Forty-five years down the line, it’s remarkable how many gems are hidden on these albums, which Lennon made in the post-Beatles era between 1970 and 1980. Examining them individually, rather than in an expensive boxed set, is more rewarding.
This past June John Lennon’s remastered post-Beatles oeuvre became available on 180-gram vinyl as a nine-LP box set, John Lennon, ‘Lennon’ (Capitol). This week, the albums can be purchased as individual LPs.
By his own admission an impulsive, shoot-from-the-hip songwriter, Lennon often mined the same musical territory — that chord change from C major to E major in “Imagine,” for example, or Chuck Berry’s motivatin’ guitar riff — yet he, or Yoko Ono — almost always added some new twist.
Even on the so-so albums, his mix of earthy sexuality, tart irreverence, sentimentality, self-pity, anger and oh, such tenderness, come through in wonderfully unpredictable gusts. Forty-five years down the line, it’s remarkable how many gems are hidden on these albums, recorded between 1970 and 1980.
Let’s agree at the outset that of these eight (one is a double LP), you should (and probably already do) own the second and the seventh — “Imagine” (1971) and “Double Fantasy” (1980) — and we’ll examine in detail the ones you may have passed over.
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“Plastic Ono Band” (1970), a confessional documenting the couple’s primal therapy, shares way too much information, but has anyone ever summed up analysis more tautly? “Mother, you had me, but I didn’t have you/Father, you left me, but I never left you.” A bonus here is the classic “Working Class Hero” (which Marianne Faithfull covered brilliantly).
The agitprop double album “Sometime in New York City” (1972) is not so easy to love. A sprawling, self-indulgent mess in the “let-it-all-hang-out” spirit of the times, it boils over with admirable sentiments about war, the Attica prison massacre and John Sinclair’s imprisonment, but apart from “Woman is the N- of the World,” the songs don’t hold up. The jam sessions with Frank Zappa’s bunch are expendable.
Lennon was angry and hurt when critics didn’t care for his albums, but “Mind Games” (1973) didn’t help. No doubt still influenced by Ono’s contempt for traditional song form, Lennon offers stabs at songs minus his intuition for structure, though the bouncy “Intuition” is a close call.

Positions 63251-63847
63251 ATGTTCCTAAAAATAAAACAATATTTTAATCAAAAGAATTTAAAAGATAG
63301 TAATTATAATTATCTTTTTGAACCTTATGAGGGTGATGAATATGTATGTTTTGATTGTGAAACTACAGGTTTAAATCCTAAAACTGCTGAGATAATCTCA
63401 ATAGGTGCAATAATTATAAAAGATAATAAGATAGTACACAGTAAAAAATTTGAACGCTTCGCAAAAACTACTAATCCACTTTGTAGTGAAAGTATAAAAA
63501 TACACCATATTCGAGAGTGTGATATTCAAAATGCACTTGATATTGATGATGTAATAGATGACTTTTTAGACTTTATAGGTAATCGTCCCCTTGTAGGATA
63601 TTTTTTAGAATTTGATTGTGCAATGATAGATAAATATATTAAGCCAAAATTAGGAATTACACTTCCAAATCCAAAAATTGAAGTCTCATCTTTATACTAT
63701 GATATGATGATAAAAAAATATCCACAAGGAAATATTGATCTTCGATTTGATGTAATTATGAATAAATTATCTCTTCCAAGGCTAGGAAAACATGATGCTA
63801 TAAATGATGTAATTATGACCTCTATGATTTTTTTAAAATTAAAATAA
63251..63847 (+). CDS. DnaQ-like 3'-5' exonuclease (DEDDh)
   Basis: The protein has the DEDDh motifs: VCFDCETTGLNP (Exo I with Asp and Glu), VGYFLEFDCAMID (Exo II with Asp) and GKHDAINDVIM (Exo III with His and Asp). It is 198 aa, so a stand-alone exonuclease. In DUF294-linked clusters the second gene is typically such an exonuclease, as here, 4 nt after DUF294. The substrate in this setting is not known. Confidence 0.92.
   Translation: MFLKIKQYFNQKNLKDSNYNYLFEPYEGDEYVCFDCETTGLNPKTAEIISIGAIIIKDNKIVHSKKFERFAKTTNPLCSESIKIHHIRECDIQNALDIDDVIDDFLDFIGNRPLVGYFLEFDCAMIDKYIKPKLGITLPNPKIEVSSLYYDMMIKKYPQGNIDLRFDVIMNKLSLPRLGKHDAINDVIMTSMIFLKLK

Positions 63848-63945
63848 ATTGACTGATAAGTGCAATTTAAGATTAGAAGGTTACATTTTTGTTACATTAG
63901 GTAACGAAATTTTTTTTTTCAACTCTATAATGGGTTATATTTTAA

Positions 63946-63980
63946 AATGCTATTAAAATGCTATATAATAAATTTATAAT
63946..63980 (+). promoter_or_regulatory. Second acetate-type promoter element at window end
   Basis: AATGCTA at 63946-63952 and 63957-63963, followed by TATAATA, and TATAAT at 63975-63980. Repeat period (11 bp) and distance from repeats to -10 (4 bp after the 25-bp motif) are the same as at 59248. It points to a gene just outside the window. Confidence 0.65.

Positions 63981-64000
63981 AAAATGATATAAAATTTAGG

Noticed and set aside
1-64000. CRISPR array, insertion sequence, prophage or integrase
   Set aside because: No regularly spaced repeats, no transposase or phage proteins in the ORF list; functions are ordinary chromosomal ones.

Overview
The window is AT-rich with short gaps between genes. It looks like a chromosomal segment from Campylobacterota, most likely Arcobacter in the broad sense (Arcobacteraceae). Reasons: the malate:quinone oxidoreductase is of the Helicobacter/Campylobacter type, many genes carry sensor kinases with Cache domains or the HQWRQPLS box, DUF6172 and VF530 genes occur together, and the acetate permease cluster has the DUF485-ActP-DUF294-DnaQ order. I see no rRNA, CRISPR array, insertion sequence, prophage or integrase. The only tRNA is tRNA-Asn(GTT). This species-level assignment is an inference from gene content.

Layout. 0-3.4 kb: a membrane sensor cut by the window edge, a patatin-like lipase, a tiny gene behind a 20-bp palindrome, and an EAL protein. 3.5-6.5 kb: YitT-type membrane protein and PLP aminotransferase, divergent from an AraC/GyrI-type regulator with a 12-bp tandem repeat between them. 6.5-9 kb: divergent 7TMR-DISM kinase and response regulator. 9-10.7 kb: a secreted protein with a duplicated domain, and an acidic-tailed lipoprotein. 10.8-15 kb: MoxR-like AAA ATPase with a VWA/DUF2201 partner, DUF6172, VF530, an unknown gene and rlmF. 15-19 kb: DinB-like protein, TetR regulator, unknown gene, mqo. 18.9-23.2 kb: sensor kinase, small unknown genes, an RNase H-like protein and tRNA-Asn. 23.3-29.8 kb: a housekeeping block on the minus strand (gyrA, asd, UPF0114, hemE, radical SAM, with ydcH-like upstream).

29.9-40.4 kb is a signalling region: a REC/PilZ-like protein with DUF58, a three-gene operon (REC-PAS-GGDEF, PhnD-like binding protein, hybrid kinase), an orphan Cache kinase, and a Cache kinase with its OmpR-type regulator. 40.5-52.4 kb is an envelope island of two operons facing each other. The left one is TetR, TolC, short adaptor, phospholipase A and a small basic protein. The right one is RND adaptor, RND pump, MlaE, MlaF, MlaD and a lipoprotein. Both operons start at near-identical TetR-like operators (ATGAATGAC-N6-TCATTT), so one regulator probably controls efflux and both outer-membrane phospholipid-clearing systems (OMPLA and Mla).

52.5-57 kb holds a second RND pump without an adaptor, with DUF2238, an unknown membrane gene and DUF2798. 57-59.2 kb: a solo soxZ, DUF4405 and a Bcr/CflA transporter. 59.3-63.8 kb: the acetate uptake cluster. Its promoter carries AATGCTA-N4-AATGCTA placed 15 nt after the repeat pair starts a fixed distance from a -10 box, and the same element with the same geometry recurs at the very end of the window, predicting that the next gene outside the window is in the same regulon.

The idiosyncratic “Walls and Bridges” (1974) was an improvement, especially the packaging featuring Lennon’s childhood artwork. “Old Dirt Road,” written with Harry Nilsson (who sings background), is a lovely pastoral ballad; “Bless You,” a dreamy oddity with jazzy Mellotron, could be Stevie Wonder; “#9 Dream,” with its mysterious refrain of “Ah! böwakawa poussé, poussé,” whispers Rimbaud; and “Steel and Glass” rivals Bob Dylan for vitriolic fury.
Finding few allies outside the galaxy, Lennon returned to Earth with “Rock’n’Roll” (1975) though, ironically, this retro album was actually a sop to settle a lawsuit over Lennon having clipped Berry’s line “here come old flat top” on “Come Together.” Lennon sounds thoroughly reinvigorated singing “Be-Bop-A-Lula,” “Stand By Me,” “Rip It Up,” “Peggy Sue” and other rock classics he and Paul McCartney cut their teeth on. This is an easy third must-have, though buyers beware. Some copies of the album went out with a track missing.
The sessions for “Double Fantasy,” which came out shortly before Lennon was murdered on Dec. 8, 1980, produced enough material for two albums, though it was four years before Ono could bring herself to release “Milk and Honey” (1984).
Ono’s odd, fragile voice is much better-enhanced than on previous efforts and Lennon is exuberant on “I’m Stepping Out,” brutally self-critical on “I Don’t Wanna Face It” and as deaconly as Jerry Lee Lewis, spitting out the lyric to “Nobody Told Me.” But it’s that final love letter to Ono, emitting from a tinny cassette, “Grow Old With Me,” that will break your heart.